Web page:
Here you can find some of my thoughts on dreaming, as well as a few of my favorite dreams that I've pulled from notebooks, loose papers, and text files.
1994

The Egg Dwellers
The Batman Show
The Fitness Center
The Field

1995

A Dangerous Trek
Forms of the Joker
The Grateful Dead
Injury on the job
The Last Unicorn
Magic Prejudice
Missionaries
The Water Park

1996

Accusation
Alphabet Agent
The Bathtub
Castle, Church and Cat
My Friend Fred
The Gargoyle
A Realistic Game
The Slides
Waterways

1999

Mindsnakes
Temporal Responsibility
Tetris Castle Death

2000

Alien Attack
Car Trouble
The Hospital

2001-

See my LiveJournal account.
Introduction

Many of my clearest memories are of things that never happened: jumping from an impossibly high cliff; running through darkened rooms to evade a menacing creature of an impossible-to-look-at silver color; realizing one day that I am able to fly if I shift something in my mind in a certain way. These are memories of dreams, and I value some of them as much as memories of waking experiences.

I've always been fascinated by my dreams. I wonder what their purpose might be and what triggers elements in them. I'm impressed with their creativity that at times surpasses that of my conscious mind, their astounding beauty that can leave me disenchanted with the things that I see when awake, and their situations so unique and bizarre as to leave me pondering for days.


Memory

While I have always remembered especially vivid dreams, I have discovered that it is possible, with very little effort, to dramatically improve my memory of dreams in general. I'm convinced that when it seems that I have not dreamed one night, it is never the dreams that are lacking, only my memory of them. If you'd like to improve your dream recall, here are my suggestions:

The first and most essential step to improving your memory of dreams is nothing more than to have some interest in doing so. A simple decision before going to sleep to try to remember your dreams upon waking is adequate preparation. It is surprising how easily you can remember something that you have made a conscious effort to remember before going to sleep.

Next, it is important not to allow thoughts of the past and future to flood your mind immediately upon waking, as you may be inclined to do. Try to pause, focusing on the moment, holding back the tide of reality long enough to recall a few final images from your dreams. I find it easier to start from the most recent event before waking and work backward than to try to remember the beginning of a dream sequence.

Sometimes it's too difficult to block out everything else upon waking, even for a short time. Sometimes dream images come back to your mind later in the day without conscious effort. If you can't remember anything at all, just keep trying. You have the rest of your life to improve.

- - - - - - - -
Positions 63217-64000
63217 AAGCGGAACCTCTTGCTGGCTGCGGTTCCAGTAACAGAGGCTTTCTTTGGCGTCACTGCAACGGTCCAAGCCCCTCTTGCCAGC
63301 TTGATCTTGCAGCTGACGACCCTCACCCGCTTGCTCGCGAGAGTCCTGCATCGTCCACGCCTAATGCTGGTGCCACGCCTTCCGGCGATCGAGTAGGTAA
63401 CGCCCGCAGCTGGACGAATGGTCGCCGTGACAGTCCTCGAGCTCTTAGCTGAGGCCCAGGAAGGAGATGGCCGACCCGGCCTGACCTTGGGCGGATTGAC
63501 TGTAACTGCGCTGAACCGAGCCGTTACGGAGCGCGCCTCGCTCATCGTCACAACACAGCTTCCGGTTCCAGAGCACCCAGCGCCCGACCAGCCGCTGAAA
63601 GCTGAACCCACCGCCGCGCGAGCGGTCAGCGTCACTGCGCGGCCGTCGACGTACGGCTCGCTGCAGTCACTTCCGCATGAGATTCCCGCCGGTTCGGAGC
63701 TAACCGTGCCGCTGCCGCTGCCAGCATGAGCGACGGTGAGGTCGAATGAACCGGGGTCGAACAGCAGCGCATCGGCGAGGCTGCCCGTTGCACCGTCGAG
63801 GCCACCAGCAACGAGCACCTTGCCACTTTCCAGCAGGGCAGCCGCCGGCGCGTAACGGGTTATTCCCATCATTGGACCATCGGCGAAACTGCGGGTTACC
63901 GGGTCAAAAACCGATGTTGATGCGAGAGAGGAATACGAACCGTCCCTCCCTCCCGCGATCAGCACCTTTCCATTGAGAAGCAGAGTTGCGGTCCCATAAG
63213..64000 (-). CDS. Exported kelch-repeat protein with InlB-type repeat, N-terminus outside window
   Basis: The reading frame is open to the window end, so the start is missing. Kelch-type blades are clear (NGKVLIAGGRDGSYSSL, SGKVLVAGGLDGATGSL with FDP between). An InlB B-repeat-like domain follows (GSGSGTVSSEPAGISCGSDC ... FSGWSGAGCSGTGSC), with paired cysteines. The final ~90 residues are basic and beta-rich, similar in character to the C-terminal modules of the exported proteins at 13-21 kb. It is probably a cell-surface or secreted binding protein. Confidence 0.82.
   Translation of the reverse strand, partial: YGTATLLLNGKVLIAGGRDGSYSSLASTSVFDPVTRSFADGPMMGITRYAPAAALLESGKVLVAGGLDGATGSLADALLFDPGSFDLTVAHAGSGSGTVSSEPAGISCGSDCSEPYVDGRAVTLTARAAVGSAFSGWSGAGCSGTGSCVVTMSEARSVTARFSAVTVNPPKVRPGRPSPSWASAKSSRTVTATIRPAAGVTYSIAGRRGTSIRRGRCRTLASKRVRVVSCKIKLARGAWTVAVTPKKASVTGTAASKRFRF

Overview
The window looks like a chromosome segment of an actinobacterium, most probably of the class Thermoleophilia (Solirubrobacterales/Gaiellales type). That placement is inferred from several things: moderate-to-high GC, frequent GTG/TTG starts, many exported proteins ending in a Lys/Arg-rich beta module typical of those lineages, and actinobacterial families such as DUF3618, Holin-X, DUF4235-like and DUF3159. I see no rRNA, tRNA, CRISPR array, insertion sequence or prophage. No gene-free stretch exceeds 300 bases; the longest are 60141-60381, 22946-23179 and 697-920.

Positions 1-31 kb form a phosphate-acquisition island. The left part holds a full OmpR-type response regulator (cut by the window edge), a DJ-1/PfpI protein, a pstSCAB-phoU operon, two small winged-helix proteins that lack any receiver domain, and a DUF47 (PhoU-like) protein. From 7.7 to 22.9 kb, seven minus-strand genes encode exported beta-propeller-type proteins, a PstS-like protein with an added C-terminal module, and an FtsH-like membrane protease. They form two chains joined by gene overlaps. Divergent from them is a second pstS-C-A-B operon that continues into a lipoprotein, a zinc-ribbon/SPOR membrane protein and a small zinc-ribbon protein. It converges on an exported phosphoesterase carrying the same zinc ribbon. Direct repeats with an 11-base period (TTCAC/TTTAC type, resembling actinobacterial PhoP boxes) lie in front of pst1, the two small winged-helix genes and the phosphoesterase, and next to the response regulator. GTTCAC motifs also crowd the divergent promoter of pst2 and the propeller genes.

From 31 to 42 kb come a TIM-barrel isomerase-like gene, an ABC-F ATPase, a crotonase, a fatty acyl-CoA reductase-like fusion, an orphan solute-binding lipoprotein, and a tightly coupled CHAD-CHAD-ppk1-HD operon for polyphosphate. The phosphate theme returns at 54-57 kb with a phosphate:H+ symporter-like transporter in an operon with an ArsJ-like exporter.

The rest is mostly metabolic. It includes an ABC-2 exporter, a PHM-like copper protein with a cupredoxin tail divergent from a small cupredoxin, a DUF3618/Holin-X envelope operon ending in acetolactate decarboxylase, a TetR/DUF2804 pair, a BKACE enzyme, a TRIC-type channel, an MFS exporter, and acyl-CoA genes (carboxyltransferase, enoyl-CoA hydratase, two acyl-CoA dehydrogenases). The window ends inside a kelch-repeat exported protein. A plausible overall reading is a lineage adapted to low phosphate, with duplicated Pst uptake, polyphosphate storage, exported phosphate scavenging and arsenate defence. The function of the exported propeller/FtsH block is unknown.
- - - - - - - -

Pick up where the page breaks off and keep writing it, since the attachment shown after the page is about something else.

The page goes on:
After you begin to remember dreams with more clarity, you may want to record some of the particularly interesting scenes you encounter. This is the case for me, as you can tell from this page, and I have discovered that writing or typing my dreams leads to a drastic increase of very specific details and involved plot lines that I can recall. I am sometimes able to remember several long dream sequences in a night, and since writing everything down would require a serious effort, I record only the most interesting parts.


Further

Aside from admiring the intricacy and novelty exhibited in my dreams, I have found that they sometimes teach me about myself. Their themes almost invariably include many of the issues that have been on my waking mind, mixed in odd combinations with past experience, as if my mind is filing away current thoughts and I am able to see other things in the files, as well as elements that have no discernable origin. Emotional response seems to be heightened in dreams, and concepts more clearly defined.

Of course, dreams can also be unpleasant. Although I have had many frightening or otherwise disturbing dreams, I have had only two that I consider true nightmares. In these cases the negative effects remained long after waking. Even knowing very well that they were dreams, I could not overcome them easily. One of these, which occured when I was much younger, involved a bizarre systematic murdering of my family in a science museum. It left me frightened for several days. The other, which involved feelings (not to be confused with emotions) more than concrete occurrences, disturbed me more than any waking event ever has. But these unpleasant dreams are just as intriguing as the ones that I enjoy.

I consider my interest in dreams a hobby--I don't really know what else to call it. I enjoy going back and reading the dreams that I have written down. I also enjoy hearing about other peoples' dreams that are meaningful to them or especially odd. I consider my dreams something like stories I have written, though it seems strange to take credit for them when their creation seems such a passive act.